267070 Impact of years of experience on perceived contraindications and barriers to the use of IUDs: A survey of family planning providers

Tuesday, October 30, 2012 : 3:15 PM - 3:30 PM

Ashley Philliber, MS , Philliber Research Associates, Accord, NY
Heather Hirsch, MA , Philliber Research Associates, Accord, NY
Louis Mortillaro, MA , Philliber Research Associates, Accord, NY
Rita Turner, MS , Philliber Research Associates, Accord, NY
Susan Philliber, PhD , Philliber Research Associates, Accord, NY
In spite of their efficacy in preventing unintended pregnancies, IUDs are still relatively under-utilized by American women. While cost of these methods is clearly a barrier to use, IUDs have had a long and sometimes controversial history and earlier versions were removed from the market. This study explores the degree to which the length of licensure for providers is related to their attitudes toward or fears about these methods. Data come from a 2010 survey of 159 clinicians in Colorado and Iowa, collected as part of two statewide initiatives to reduce unintended pregnancy. Providers were asked about service barriers to prescribing these methods and for which patients they perceived them to be suitable and safe. The resultant data showed that practitioners licensed for 20 years or longer were less likely than those licensed more recently to believe that IUDs were suitable and safe for various groups, including those with a history of STIs and teenagers for Mirena use and being a smoker for use of ParaGard. More experienced clinicians were also more likely to report service barriers, such as cumbersome insurance requirements. Those with the lowest levels of experience were less likely to report service barriers, especially low patient interest or insurance. This paper explores potential reasons for these findings and suggests trainings to recognize and overcome these barriers so as to promote consistent and accurate practice across clinicians, regardless of years of experience.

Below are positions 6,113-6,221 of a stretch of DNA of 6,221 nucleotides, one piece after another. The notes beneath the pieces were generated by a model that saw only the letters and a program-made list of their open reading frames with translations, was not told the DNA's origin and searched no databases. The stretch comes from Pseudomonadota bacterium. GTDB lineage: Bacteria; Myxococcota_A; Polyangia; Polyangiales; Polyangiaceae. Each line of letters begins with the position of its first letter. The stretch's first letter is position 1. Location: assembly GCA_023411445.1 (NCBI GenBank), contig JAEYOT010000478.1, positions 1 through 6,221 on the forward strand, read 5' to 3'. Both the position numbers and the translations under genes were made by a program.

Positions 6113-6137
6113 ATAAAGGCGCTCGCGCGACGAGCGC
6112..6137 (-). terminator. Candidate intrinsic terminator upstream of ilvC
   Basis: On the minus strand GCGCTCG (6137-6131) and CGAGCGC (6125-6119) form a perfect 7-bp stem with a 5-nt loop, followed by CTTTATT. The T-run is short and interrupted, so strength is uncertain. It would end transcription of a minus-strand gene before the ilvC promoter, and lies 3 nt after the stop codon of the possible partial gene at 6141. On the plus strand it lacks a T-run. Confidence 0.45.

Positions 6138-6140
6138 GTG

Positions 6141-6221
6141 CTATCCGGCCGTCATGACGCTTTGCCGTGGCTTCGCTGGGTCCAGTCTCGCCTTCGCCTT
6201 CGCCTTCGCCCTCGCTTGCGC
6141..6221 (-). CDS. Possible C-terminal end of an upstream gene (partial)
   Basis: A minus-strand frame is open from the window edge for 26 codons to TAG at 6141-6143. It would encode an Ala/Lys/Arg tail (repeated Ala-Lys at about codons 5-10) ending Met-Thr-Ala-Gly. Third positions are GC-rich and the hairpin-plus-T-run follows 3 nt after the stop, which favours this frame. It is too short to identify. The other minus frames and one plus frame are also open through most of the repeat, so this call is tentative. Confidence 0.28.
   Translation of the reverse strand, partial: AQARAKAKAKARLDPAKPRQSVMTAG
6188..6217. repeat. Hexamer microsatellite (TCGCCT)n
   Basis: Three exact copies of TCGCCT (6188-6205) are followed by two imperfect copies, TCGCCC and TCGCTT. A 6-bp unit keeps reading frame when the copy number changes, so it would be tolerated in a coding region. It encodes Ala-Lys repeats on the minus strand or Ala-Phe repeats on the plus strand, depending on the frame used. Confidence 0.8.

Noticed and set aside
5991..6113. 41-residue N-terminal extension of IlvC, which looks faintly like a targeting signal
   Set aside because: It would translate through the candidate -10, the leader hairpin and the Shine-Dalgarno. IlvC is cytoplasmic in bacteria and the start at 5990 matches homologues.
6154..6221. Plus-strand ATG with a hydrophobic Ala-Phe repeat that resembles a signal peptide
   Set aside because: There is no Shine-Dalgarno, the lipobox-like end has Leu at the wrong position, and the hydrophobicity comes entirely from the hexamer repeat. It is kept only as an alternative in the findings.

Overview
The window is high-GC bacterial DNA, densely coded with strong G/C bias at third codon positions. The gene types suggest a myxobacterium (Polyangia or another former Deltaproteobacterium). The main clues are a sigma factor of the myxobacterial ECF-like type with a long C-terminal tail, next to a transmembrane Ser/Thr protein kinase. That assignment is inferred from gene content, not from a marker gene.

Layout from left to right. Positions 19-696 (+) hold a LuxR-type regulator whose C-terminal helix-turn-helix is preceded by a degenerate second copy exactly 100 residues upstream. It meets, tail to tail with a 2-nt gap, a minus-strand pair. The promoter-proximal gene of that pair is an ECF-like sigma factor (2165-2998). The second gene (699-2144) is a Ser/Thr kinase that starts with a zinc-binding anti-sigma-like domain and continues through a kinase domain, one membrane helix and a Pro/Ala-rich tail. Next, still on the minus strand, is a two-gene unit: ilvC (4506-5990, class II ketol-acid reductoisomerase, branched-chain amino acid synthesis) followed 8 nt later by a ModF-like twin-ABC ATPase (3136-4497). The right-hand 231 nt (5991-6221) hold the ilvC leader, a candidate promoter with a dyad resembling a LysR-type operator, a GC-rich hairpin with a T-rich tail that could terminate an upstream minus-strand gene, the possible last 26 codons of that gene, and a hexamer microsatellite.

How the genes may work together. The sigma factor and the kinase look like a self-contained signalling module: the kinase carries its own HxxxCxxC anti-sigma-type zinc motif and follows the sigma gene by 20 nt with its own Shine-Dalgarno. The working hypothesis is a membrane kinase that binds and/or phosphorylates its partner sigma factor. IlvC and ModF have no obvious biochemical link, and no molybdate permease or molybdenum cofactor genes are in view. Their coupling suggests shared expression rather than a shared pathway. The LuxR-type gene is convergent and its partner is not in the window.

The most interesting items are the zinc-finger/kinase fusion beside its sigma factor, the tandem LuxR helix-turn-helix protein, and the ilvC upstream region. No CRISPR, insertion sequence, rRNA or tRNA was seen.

Learning Areas:
Social and behavioral sciences

Learning Objectives:
1. Describe the controversial history of IUDs. 2. Identify perceived service barriers to recommending an IUD as dependant on years of experience as a family planning provider. 3. Develop a training plan for family planning providers, regardless of years of experience.

Presenting author's disclosure statement:

Qualified on the content I am responsible for because: I have worked in the field of research evaluation, particularly related to unplanned and teen pregnancy prevention, in some way for 15 years. This project is the work of a strong team of researchers including Susan Philliber, PhD. My main focus and interest is in unplanned pregnancy prevention although I work with a wide range of nonprofit organizations.
Any relevant financial relationships? No

I agree to comply with the American Public Health Association Conflict of Interest and Commercial Support Guidelines, and to disclose to the participants any off-label or experimental uses of a commercial product or service discussed in my presentation.